Tell us the truth – do the two pictures below really hit home with you? Do they make you want to walk to work, put up solar panels this weekend, and eat lower on the food chain the rest of your life? The images, and literally dozens like them available on the internet, drive home the obvious point that Antarctica is melting, global warming is the cause, and we in the United States are responsible for the demise of the penguins thanks to our appetite for fossil fuels. This type of presentation is very typical of the global warming alarmists – feel free to visit nearly 500,000 web sites dealing with global warming and Antarctica. If you have visited our site before, you would know that the professional scientific literature is full of articles questioning the simplistic statements regarding global warming, Antarctica, and the poor penguins.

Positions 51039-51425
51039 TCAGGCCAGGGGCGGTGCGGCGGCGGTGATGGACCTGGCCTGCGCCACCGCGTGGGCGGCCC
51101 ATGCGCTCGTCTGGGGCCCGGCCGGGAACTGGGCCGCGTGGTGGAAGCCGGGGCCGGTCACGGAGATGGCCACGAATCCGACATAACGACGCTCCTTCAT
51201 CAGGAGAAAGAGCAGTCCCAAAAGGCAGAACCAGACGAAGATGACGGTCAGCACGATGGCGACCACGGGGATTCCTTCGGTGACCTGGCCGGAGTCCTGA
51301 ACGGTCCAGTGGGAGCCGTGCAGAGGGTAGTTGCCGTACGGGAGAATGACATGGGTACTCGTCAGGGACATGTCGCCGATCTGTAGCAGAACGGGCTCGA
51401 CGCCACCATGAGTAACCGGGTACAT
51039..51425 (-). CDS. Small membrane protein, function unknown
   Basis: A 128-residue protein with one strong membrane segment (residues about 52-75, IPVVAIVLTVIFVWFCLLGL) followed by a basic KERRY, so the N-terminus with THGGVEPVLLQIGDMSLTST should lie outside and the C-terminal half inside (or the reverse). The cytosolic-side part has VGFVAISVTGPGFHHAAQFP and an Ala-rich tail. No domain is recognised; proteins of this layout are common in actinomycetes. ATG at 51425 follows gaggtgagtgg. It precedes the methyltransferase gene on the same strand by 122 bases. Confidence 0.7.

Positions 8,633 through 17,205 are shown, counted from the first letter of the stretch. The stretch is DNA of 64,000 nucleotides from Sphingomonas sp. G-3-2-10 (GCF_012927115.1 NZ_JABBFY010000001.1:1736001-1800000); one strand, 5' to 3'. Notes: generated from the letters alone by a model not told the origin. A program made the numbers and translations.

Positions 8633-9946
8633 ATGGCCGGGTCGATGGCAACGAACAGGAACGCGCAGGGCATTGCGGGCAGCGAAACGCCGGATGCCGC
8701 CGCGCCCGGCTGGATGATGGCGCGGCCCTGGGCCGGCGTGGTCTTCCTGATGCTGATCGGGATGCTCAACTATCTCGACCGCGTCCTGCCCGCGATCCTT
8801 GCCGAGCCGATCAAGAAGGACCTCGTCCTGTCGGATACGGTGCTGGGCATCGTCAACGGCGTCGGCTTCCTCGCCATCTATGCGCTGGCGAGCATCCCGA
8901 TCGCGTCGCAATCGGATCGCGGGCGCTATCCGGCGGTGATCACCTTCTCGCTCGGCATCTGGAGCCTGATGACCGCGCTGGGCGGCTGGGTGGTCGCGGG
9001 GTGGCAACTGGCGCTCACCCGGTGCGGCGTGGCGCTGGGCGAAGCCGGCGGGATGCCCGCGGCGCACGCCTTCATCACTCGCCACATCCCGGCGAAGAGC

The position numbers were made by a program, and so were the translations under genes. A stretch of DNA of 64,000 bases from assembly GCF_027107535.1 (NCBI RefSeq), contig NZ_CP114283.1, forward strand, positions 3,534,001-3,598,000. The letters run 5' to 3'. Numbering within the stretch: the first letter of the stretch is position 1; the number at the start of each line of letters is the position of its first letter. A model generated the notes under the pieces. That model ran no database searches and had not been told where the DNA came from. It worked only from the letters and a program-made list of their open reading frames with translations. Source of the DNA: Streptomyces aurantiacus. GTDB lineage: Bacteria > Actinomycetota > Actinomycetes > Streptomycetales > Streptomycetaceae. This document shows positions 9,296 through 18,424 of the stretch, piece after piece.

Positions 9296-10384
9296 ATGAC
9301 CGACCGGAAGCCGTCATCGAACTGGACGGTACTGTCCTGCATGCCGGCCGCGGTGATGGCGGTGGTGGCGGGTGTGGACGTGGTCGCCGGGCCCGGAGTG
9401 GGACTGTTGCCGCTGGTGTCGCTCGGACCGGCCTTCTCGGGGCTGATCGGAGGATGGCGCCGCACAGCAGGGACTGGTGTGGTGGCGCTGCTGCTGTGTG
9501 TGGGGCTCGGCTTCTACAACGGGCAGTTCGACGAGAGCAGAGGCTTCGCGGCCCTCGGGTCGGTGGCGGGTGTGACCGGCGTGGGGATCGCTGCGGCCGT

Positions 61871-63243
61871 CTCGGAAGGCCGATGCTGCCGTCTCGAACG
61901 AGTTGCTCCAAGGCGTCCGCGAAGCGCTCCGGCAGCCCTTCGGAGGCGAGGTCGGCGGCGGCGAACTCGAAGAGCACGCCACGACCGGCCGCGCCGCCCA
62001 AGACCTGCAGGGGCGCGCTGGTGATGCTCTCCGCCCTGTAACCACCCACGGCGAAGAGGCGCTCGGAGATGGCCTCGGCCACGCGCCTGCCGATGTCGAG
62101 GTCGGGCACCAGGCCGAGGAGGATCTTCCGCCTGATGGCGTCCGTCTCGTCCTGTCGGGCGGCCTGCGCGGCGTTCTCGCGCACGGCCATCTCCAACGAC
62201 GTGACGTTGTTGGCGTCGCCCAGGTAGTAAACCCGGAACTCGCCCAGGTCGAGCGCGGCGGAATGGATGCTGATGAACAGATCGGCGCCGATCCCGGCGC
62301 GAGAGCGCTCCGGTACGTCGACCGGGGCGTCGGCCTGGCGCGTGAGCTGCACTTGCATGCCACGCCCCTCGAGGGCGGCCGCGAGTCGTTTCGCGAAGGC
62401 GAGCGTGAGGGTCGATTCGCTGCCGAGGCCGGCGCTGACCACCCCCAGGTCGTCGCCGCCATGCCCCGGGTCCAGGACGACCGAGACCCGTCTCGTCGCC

And in today’s news, there is another tear-jerker about penguins. A new soon-to-be-published study by University of Washington’s P. Dee Boersma reports that the world’s penguin species are generally in decline (remember, bad things happen to good species and good things happen to bad ones) and the press eats it up. AP science writer Seth Borenstein describes their plight like this:
The decline overall isn’t caused by one factor, but several.
For the ice-loving Adelie penguins, global warming in the western Antarctica peninsula is a problem, making it harder for them to find food, said Phil Trathan, head of conservation biology at the British Antarctic Survey, a top penguin scientist who had no role in the new report.
For penguins that live on the Galapagos island, El Nino weather patterns are a problem because the warmer water makes penguins travel farther for food, at times abandoning their chicks, Boersma said. At the end of the 1998 record El Nino, female penguins were only 80 percent of their normal body weight. Scientists have tied climate change to stronger El Ninos.
Oil spills regularly taint the water where penguins live off Uruguay, Argentina and Brazil and have contributed to the Punta Tumbo declines, Boersma said.
Hmmm, the “several” factors the Borenstein comes up with are “global warming,” “climate change,” and our thirst for oil. If he is trying to be subtle, he doesn’t succeed.